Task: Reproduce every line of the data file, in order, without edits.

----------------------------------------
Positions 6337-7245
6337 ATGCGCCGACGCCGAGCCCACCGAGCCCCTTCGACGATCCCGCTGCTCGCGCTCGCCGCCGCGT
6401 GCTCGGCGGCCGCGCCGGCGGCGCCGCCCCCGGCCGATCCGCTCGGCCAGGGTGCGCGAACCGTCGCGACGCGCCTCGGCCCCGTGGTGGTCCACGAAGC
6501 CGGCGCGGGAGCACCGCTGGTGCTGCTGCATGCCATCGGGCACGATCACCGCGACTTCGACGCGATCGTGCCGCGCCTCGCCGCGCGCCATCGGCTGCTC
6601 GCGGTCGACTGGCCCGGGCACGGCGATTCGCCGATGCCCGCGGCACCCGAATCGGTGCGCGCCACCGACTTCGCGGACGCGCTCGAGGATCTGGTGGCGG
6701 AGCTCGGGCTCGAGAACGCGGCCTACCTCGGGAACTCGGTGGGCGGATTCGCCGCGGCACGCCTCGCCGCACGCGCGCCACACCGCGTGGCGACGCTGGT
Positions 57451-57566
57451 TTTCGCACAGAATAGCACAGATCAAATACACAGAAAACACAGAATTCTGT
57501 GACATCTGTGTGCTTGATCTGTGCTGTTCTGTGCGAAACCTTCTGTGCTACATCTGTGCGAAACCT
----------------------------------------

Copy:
Positions 6337-7245
6337 ATGCGCCGACGCCGAGCCCACCGAGCCCCTTCGACGATCCCGCTGCTCGCGCTCGCCGCCGCGT
6401 GCTCGGCGGCCGCGCCGGCGGCGCCGCCCCCGGCCGATCCGCTCGGCCAGGGTGCGCGAACCGTCGCGACGCGCCTCGGCCCCGTGGTGGTCCACGAAGC
6501 CGGCGCGGGAGCACCGCTGGTGCTGCTGCATGCCATCGGGCACGATCACCGCGACTTCGACGCGATCGTGCCGCGCCTCGCCGCGCGCCATCGGCTGCTC
6601 GCGGTCGACTGGCCCGGGCACGGCGATTCGCCGATGCCCGCGGCACCCGAATCGGTGCGCGCCACCGACTTCGCGGACGCGCTCGAGGATCTGGTGGCGG
6701 AGCTCGGGCTCGAGAACGCGGCCTACCTCGGGAACTCGGTGGGCGGATTCGCCGCGGCACGCCTCGCCGCACGCGCGCCACACCGCGTGGCGACGCTGGT
Positions 57451-57566
57451 TTTCGCACAGAATAGCACAGATCAAATACACAGAAAACACAGAATTCTGT
57501 GACATCTGTGTGCTTGATCTGTGCTGTTCTGTGCGAAACCTTCTGTGCTACATCTGTGCGAAACCT